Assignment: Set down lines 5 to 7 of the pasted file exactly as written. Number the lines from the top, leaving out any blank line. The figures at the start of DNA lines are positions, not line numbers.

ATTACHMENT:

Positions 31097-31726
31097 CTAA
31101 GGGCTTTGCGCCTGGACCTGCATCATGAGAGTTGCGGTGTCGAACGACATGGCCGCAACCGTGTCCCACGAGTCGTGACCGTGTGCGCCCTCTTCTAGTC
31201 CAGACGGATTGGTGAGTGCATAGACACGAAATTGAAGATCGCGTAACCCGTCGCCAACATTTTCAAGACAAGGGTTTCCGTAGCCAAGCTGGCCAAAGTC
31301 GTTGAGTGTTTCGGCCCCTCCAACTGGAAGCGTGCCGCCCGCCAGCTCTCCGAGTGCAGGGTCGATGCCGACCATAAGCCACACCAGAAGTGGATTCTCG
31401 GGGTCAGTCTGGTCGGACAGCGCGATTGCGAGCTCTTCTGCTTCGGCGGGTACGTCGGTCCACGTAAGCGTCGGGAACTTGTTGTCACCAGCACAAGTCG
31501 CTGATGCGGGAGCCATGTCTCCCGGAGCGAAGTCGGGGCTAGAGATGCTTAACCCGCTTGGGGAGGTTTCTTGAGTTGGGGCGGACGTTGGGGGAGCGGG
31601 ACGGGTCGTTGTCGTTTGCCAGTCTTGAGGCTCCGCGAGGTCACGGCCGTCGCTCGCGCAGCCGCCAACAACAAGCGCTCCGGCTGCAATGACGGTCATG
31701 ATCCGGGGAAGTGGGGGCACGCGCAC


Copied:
31301 GTTGAGTGTTTCGGCCCCTCCAACTGGAAGCGTGCCGCCCGCCAGCTCTCCGAGTGCAGGGTCGATGCCGACCATAAGCCACACCAGAAGTGGATTCTCG
31401 GGGTCAGTCTGGTCGGACAGCGCGATTGCGAGCTCTTCTGCTTCGGCGGGTACGTCGGTCCACGTAAGCGTCGGGAACTTGTTGTCACCAGCACAAGTCG
31501 CTGATGCGGGAGCCATGTCTCCCGGAGCGAAGTCGGGGCTAGAGATGCTTAACCCGCTTGGGGAGGTTTCTTGAGTTGGGGCGGACGTTGGGGGAGCGGG